It comes in a few forms. One of them - most prevalent with books, for me - is completism. Series of books are self-reinforcing, cookbooks especially. There are two series of cookbooks that I will buy less because I'm interested (or able) to make any of their recipes than for the simple satisfaction of a rainbow row of books lined up together, all the same size and series. The other - especially with guitar paraphernalia - is utopianism: drawing up the exact utopian specifications for every last detail, in ways that would honor Fourier himself. This year, my GAS has been for Bibles.
Starting in January, when I first found religion, it was driven by dissatisfaction with the one that I had, which (as I've testified before) I had no idea how to read or even approach. Starting in the late spring, it was linked to the discovery of new favorite authors and new versions. As of the last month, it's been enabled and furthered by the GAS-inducing Bible Design and Binding Blog, which finally confirmed what I'd realized without knowing: that the Bibles I like are both marginal and poorly-supported. (The marginality and support are directly tied into the Discourse of Decline, and while it's going to take a lot of research to get the details it will be touched upon.)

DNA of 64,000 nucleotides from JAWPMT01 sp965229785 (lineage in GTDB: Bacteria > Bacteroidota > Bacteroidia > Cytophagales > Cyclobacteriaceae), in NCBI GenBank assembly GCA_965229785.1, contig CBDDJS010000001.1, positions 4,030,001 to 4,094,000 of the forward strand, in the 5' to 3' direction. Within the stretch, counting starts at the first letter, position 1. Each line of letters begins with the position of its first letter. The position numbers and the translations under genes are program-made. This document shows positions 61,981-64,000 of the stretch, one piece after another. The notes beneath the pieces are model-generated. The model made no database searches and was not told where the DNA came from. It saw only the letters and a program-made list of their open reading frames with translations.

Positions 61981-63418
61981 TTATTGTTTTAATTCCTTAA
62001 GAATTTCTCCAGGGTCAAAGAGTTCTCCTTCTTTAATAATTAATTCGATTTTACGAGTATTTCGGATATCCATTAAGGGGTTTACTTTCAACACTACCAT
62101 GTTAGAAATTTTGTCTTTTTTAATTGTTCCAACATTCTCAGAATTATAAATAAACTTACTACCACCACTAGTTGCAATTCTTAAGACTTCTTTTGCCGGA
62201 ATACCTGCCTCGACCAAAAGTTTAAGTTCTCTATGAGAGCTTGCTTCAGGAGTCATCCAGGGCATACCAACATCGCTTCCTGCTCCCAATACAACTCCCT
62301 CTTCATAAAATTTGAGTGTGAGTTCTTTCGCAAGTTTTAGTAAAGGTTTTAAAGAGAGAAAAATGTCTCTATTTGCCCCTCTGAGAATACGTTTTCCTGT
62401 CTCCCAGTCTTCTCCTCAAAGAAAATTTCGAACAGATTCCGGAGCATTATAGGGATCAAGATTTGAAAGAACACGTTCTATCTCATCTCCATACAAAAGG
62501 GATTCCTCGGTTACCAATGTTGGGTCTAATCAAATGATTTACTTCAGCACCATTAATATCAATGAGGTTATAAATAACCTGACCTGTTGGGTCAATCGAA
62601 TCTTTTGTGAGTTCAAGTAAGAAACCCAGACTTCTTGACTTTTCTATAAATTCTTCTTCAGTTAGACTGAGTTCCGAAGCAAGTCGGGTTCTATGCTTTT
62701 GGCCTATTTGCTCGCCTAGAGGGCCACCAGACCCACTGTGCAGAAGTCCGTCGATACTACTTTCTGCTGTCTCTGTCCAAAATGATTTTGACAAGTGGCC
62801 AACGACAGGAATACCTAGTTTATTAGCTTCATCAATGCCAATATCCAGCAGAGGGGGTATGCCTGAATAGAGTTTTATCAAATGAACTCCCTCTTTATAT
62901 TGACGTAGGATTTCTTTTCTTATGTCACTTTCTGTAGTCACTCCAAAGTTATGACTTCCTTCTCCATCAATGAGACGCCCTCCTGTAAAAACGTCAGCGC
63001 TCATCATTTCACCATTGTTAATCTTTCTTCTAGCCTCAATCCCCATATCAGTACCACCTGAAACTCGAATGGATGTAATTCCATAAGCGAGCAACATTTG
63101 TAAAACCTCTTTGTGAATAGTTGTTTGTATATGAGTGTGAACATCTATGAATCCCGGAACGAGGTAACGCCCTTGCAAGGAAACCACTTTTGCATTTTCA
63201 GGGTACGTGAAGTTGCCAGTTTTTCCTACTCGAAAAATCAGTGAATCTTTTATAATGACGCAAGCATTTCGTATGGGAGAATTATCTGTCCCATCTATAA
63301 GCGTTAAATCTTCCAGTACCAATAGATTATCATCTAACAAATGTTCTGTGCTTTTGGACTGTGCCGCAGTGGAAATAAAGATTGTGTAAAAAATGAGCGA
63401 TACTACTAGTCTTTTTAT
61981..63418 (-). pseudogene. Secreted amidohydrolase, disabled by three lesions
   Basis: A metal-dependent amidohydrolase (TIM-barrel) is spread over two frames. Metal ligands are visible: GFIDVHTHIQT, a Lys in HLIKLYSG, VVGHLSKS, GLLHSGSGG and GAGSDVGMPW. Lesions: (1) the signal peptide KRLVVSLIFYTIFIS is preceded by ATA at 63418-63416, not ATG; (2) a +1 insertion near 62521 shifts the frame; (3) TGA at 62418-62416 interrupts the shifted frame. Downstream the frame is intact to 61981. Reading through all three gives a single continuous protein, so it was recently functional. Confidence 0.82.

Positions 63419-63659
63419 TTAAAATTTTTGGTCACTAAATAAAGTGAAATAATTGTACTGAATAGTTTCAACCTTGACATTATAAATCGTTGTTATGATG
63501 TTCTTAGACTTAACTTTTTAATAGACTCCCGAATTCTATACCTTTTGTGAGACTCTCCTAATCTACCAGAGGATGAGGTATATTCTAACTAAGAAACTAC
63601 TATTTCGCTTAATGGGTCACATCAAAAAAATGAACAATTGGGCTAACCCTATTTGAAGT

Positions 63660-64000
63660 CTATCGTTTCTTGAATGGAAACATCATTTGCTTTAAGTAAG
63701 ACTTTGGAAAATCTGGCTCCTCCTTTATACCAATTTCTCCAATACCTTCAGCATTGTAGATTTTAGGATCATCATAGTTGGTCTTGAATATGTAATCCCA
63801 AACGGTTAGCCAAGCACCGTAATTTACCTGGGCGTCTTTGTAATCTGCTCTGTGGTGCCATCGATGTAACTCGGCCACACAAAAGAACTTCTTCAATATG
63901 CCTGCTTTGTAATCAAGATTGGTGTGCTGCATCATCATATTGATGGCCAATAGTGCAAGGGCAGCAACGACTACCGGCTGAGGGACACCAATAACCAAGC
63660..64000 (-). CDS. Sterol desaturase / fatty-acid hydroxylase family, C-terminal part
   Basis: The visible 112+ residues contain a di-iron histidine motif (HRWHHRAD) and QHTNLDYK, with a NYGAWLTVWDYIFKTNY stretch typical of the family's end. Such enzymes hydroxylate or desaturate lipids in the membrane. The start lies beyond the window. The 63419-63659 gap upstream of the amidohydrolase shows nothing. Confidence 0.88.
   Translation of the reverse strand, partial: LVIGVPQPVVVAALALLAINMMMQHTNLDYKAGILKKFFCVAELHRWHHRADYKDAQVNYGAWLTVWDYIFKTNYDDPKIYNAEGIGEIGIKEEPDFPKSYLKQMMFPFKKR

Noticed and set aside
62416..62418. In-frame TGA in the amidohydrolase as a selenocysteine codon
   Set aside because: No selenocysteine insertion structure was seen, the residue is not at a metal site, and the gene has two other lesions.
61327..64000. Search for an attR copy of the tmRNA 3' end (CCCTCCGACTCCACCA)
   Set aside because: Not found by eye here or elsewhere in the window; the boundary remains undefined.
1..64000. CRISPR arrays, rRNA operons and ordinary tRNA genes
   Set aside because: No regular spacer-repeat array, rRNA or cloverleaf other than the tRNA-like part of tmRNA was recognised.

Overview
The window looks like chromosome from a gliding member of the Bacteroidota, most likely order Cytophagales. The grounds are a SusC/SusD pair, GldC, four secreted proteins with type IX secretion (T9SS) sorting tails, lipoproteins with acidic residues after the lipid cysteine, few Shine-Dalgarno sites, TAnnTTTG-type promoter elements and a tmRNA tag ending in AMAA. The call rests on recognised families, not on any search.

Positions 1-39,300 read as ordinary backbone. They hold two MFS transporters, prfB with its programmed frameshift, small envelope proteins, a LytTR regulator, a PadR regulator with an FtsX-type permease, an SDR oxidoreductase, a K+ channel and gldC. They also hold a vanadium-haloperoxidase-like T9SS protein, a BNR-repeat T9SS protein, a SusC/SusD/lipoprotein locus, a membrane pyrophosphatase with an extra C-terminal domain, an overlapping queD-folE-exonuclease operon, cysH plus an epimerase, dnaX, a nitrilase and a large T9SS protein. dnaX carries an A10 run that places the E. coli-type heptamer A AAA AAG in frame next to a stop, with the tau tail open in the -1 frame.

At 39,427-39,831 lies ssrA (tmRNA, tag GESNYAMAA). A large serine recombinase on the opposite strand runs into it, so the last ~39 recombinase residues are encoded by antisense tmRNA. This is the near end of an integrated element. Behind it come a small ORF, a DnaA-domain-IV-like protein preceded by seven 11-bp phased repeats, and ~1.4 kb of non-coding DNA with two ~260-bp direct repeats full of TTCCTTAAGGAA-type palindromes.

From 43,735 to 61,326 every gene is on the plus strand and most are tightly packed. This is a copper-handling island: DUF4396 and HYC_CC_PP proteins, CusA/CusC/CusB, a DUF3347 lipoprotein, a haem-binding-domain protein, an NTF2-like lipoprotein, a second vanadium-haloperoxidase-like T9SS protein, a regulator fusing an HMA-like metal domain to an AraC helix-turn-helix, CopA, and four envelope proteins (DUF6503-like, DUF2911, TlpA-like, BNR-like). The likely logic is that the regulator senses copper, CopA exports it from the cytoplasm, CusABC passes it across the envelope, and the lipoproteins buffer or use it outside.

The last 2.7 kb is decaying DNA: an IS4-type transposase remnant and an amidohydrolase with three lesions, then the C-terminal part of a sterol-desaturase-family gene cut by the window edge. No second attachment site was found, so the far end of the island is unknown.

I'd tried outlining point-by-point things about my dream Bible before. I fell asleep last night on another specific list from Christian Matters of Taste. And in the morning, I awoke to the ever brilliant Slacktivist's article, "When 'evangelism' intends to alienate and exclude," which just about brings me to the matter at hand.
Fred started with an Orwell-grade lead: "The Truth For Youth culture-war Bible we discussed yesterday is destined to be poorly received. I think that's by design." Invisible Neutrino followed up:
One attraction I could see is that for teenagers questioning their place in the universe - what their purpose is - one possible answer is given in the Bible and its associated faith. But it has to be a process of self-discovery. You can't just patly supply the answer and expect someone to uncritically accept it; that's not the bedrock of a proper foundation of a faith-based existence.It's linked because I'm still responding to it, and will write more on that in the future. But the first words out of my mouth on reading that were "I've been mulling over something like that myself..."